# how to classify epimorphisms from a subgroup to itself?

Assume $G$,$\hat{G}$ are both free group of rank $n$,and $H$,$\hat{H}$ be their subgroups of index $k$ respectively,$h:H \rightarrow G$, $\hat{h}:\hat{H} \rightarrow\hat{G}$, are two epimorphisms. We call the triple $(H,G,h)$ and $(\hat{H},\hat{G},\hat{h})$ are equivalent if there is a isomorphism $\alpha:G \rightarrow \hat{G}$ satisfies (a)$\alpha(G)=\hat{G}$,$\alpha(H)=\hat{H}$ (b)$\alpha \circ h(x)=\hat{h} \circ \alpha(x)$,$\forall x \in H$ (1)Then I have three questions:(1)when are $(H,G,h)$ and $(\hat{H},\hat{G},\hat{h})$ equivalent?

(2)If we already know $(H,G,h)$ and $(\hat{H},\hat{G},\hat{h})$ are equivalent, how can we find an $\alpha$ ?

(3)For given $n$ and $k$,Can we give a classfy of all those triples in this way?

For all the questions above, I have considered simple the case $n=3$ and founded it's really difficulty for me. I don't know whether this question is trivial or not in Group Theory. If you can give me some useful advices i will be gratiful. Thanks!

• There is no need to call anyone a genius. You should remove that from your question, as it does not add anything of value and, quite the contrary, probably detracts from it. – Mariano Suárez-Álvarez Oct 31 '13 at 3:35
• You've used the notation '$h$' twice in two different ways. Please clarify. – HJRW Oct 31 '13 at 13:53
• I think you need to fix the condition on your isomorphism $\alpha$. First, $h(x) \in \hat{H}$, so you can't apply $\alpha$ to it. Second, $\alpha(x) \in \hat{G}$, so you can't apply $\hat{h}$ to it. – S. Carnahan Oct 31 '13 at 13:54
• To HJRW: thanks, that is my mistake. I have corrected it. – Grub Oct 31 '13 at 14:07
• @HJRW such epimorphisms are called "virtual endomorphism" in the book "self-similar group". It's natural to give a classify of such object. – Grub Nov 1 '13 at 2:04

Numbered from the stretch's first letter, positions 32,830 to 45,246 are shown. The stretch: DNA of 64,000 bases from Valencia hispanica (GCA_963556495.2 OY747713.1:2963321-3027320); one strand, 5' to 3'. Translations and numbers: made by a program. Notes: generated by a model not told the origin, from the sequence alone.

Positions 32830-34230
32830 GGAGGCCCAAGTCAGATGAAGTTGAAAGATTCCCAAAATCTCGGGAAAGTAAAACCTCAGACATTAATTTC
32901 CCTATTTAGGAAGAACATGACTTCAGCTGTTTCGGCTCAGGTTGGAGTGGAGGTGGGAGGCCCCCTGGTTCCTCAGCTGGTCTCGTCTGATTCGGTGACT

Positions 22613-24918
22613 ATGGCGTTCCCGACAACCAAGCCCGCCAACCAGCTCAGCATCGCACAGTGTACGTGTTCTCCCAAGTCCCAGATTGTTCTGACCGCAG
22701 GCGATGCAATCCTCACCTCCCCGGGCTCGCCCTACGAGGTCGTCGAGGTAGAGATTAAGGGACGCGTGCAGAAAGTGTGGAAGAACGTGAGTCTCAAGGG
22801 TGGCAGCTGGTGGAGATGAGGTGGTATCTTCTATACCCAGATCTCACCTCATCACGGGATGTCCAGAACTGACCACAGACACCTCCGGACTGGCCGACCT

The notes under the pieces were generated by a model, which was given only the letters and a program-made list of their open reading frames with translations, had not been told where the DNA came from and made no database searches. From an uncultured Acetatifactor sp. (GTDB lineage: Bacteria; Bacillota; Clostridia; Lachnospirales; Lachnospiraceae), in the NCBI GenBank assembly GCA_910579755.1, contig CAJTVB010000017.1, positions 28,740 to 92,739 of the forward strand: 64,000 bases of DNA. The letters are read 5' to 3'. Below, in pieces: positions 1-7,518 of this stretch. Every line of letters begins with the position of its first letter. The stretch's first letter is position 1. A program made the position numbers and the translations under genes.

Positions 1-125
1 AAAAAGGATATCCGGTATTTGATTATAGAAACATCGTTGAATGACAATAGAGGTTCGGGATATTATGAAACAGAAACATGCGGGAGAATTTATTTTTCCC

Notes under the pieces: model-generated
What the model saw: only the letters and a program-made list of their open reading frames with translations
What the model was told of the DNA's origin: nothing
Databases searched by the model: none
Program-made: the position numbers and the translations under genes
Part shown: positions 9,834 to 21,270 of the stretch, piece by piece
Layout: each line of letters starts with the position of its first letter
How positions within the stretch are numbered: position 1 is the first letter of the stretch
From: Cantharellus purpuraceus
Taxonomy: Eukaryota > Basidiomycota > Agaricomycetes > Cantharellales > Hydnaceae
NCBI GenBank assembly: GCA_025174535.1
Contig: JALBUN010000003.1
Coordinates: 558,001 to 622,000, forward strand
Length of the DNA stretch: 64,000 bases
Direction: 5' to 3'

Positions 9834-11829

Here's a naive procedure to answer part (2) of your question. Let $S=(s_1,\ldots,s_n)$ be a minimal generating set for $H$. Using Whitehead's algorithm, say, we can enumerate minimal generating sets $(\hat{s}_i)$ of $\hat{H}$. Now the assignment $s_i\mapsto\hat{s}_i$ gives you a candidate automorphism $\alpha$.
Since $H$ is of finite index, we can check membership of $H$ and $\alpha(H)$, and hence determine whether or not $\alpha(H)=H$. To check that $\alpha\circ h=\hat{h}\circ\alpha$, it suffices to check thison the generators of $H$. This is a finite number of identities, which can be checked using the solution to the word problem in free groups.
• Thanks for your answer! But I think it really not easy to find the solution to the word problem in free groups. In the case $n=3,k=2$ , this need to solve a equation of the following type:$h^{\circ 3} \dots=1$ ,Then I don't know how to deal with it.By question (3) I means that "what is the space of all those triples module the equivalence" – Grub Nov 2 '13 at 10:50